In an effort to illuminate root causes of segregation in New York City public schools, a City Council bill seeks to create an office within the New York City Commission on Human Rights tasked specifically with studying the issue.
As Councilman Ritchie Torres, the primary sponsor of the bill, envisions it, an Office of School Diversity would report annually on the prevalence and causes of racial segregation in the schools. The office would also make recommendations for addressing underlying causes.
"The conventional wisdom, and the misconception of segregation, is that it’s purely a product of housing patterns," said Torres, adding that, of course, segregated neighborhoods are a contributing factor in school segregation.
"But segregated schools within integrated neighborhoods are hardly explained by housing patterns," he said, "and so what are the policy choices that are contributing to phenomenon of segregated schools within otherwise integrated neighborhoods?"
A 2014 study from the UCLA Civil Rights Project found that New York City has some of the most segregated schools in the country. A WNYC analysis of student enrollment for the 2015-2016 school year showed that half of the city's schools had student bodies that were more than 90 percent black and Latino.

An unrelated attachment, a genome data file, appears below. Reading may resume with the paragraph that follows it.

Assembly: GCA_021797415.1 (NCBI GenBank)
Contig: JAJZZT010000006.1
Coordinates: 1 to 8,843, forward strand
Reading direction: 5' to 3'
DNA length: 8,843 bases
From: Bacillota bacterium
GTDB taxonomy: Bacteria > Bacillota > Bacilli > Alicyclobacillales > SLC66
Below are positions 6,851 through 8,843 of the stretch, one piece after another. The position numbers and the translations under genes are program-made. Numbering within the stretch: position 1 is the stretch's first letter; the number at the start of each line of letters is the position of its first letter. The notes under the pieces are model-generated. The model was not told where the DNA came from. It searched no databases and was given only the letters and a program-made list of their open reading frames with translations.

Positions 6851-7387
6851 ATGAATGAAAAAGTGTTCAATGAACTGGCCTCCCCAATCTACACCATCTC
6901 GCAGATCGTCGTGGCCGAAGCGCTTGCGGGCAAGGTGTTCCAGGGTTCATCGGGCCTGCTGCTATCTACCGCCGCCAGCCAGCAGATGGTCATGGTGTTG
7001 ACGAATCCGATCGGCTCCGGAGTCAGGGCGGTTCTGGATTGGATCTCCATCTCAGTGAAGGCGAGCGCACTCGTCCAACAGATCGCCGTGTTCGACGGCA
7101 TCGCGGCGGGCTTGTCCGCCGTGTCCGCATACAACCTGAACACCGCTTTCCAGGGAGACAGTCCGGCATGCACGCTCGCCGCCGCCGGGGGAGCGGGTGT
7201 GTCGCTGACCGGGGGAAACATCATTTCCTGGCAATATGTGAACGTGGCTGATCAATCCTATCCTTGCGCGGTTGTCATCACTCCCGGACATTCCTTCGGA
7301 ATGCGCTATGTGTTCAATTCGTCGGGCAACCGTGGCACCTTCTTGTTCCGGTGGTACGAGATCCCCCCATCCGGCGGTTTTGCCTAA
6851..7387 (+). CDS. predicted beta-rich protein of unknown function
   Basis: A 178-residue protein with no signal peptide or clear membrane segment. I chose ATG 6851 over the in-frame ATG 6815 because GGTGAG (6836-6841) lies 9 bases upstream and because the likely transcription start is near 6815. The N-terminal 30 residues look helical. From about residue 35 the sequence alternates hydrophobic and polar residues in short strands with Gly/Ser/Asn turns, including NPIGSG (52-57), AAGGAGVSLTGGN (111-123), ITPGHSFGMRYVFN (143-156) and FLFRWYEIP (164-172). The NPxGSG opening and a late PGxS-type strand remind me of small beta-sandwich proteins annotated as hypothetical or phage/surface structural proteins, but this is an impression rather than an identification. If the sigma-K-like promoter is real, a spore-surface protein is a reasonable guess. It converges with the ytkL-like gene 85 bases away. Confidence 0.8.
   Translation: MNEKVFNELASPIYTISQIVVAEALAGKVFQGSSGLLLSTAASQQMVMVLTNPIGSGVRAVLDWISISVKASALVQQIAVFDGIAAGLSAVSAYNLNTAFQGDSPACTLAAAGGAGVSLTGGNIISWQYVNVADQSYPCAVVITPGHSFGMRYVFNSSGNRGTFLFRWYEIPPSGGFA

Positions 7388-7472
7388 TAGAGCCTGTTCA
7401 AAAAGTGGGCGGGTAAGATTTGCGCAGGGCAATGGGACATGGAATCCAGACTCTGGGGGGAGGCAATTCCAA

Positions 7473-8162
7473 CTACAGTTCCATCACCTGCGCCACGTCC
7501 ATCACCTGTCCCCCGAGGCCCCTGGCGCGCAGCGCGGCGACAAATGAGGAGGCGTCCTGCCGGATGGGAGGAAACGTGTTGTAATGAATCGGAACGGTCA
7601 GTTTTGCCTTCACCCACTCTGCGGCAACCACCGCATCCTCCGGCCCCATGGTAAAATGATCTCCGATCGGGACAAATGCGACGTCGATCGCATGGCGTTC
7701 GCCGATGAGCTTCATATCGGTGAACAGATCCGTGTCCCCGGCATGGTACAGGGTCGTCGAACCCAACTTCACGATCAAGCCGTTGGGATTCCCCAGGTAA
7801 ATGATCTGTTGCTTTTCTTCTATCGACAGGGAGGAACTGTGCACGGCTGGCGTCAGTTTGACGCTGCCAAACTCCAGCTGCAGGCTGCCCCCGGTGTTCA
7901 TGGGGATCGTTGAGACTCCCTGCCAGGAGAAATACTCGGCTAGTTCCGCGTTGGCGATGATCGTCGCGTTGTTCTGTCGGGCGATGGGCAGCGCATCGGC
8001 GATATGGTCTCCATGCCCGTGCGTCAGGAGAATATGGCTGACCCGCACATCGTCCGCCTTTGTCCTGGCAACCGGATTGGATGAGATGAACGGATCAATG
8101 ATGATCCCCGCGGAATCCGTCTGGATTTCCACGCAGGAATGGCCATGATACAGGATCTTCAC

Torres said that he placed the proposed Office of School Diversity within the Commission on Human Rights to preserve its independence from the Department of Education. Besides, he argued, approaching school segregation as a human rights issue would force the city to consider how its expansive human rights law applied to school enrollment.
"Human rights law protects against discrimination not only in terms of intent but also in terms of impact," he said. "So the New York City public school system has a disparate impact on, and therefore discriminates against, African-Americans and Latinos."
The bill is co-sponsored by Councilman Brad Lander. It is being introduced during Tuesday's City Council stated meeting. Education officials said they will review the proposed legislation.
Mayor Bill de Blasio's administration has called diversifying schools a priority, though the mayor and education officials have balked at implementing district-wide or city-wide reforms. The city initiated a "diversity in admissions" pilot program last school year with seven schools. It expanded the program this year to another 12 schools.
Also this year, during a school rezoning on the Upper West Side, the city for the first time stated that "promoting diversity" was a goal when redrawing zone lines. And education officials said they would share a broader plan for addressing school integration by June.
Critics — including researchers, historians, community groups, parents and educators — have taken issue with the city's baby-steps approach. The public advocate, Letitia James, earlier this month called for the Department of Education to create a chief diversity officer to help address systemic issues of segregation.
WNYC has reported extensively on historic and present-day segregation in New York City schools. WNYC and BRIC are hosting a town hall on Thursday, Dec. 1 called Class Divide: Breaking the Pattern of School Segregation.